Prepreg plies were formed using unidirectional AS-4 unsized carbon fibers with 12,000 filaments per tow which are commercially available from Hercules. These fibers were impregnated and drum wound with a resin solution having a solids content ranging from 27 to 45%. An example of this resin solution includes but is not limited to: Polyimidesulfone sold under the trademark Techimer 2001 available from High Technology Services, Incorporated. The drum wound prepreg was cut into sheets, sealed in plastic bags, and stored in the freezer at -4° C. until required for molding.
Molding stops were placed at the sides of a matched metal die mold. The heights of these stops were high enough to allow the volatile by-products which are generated from the imidization reaction to escape from between the plies. The stops were also placed far enough apart to allow the prepreg plies to spread in an in-plane lateral (perpendicular to the fiber) direction.
The prepreg plies were cut at least 1/16 inch shorter than the mold dimension in the lateral direction to the fiber. It was found that cutting the plies 1/4 inch shorter than the mold dimension gave optimal results. The plies were stacked in the following manner to form a cross-ply laminate: at least 2 plies were consecutively stacked at 0° and at least 2 additional plies were stacked consecutively at 90°, alternating to a height which is higher than the molding stops and giving the configuration of (0)2 /(90)2 /(0)2. A minimum of 2 plies must be placed in the same direction in order to facilitate interply fiber-fiber nesting and in-plane spreading of the fiber-resin matrix in the lateral direction (to the fiber) when consolidation pressure was applied.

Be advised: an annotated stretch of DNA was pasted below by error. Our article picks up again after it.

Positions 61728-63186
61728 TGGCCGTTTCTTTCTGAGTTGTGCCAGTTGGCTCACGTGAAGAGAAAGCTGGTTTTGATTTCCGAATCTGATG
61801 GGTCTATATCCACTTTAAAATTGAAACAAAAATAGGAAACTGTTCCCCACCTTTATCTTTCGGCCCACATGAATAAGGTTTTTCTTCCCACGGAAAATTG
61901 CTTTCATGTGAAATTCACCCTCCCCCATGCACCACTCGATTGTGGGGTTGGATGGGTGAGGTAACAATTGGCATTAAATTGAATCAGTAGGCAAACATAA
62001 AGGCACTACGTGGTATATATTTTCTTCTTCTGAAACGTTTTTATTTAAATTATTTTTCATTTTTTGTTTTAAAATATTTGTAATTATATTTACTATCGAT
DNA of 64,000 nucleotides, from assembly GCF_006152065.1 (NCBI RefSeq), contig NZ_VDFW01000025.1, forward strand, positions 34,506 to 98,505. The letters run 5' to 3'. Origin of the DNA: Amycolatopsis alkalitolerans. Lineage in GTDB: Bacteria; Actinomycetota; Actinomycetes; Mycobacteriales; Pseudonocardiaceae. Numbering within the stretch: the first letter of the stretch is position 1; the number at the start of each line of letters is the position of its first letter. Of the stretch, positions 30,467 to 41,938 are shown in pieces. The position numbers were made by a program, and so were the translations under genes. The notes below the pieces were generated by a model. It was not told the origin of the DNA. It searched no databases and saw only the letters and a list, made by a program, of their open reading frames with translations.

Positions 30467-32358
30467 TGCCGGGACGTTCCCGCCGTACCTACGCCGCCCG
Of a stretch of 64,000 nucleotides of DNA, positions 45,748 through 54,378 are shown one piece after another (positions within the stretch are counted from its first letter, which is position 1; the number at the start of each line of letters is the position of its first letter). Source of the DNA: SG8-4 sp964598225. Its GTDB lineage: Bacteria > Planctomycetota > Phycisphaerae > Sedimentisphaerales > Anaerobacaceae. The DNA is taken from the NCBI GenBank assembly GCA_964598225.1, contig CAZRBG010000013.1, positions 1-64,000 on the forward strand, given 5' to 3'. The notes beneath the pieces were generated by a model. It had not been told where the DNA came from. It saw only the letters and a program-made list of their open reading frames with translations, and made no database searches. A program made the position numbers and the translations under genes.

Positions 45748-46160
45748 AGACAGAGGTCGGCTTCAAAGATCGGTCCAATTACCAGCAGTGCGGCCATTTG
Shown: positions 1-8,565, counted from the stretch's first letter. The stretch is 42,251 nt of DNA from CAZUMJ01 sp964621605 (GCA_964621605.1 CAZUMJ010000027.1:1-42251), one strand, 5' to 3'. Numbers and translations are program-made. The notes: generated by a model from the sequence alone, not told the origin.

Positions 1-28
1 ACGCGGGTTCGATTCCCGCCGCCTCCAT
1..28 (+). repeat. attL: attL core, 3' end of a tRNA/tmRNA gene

The stacked prepreg plies were B-staged by closing the male mold to the stops such that the stacked prepreg layers experienced practically zero pressure. This arrangement resulted in a loosely packed laminate structure which offered abundant volatile escape paths for the reaction by-products generated during curing. The prepreg plies were heated from 150°-250° C. for 0.25-1.25 hours to start the imidization reaction. Heating for 0.5 hours at 200° C. provided sufficient time for the volatile by-products to escape and resulted in a loosely packed laminate structure. If temperatures lower than 150° C. are employed during the B-stage, the degree of imidization is low and any consolidating pressure applied later will not only block the volatile escape paths within the fibers but will also squeeze out too much resin.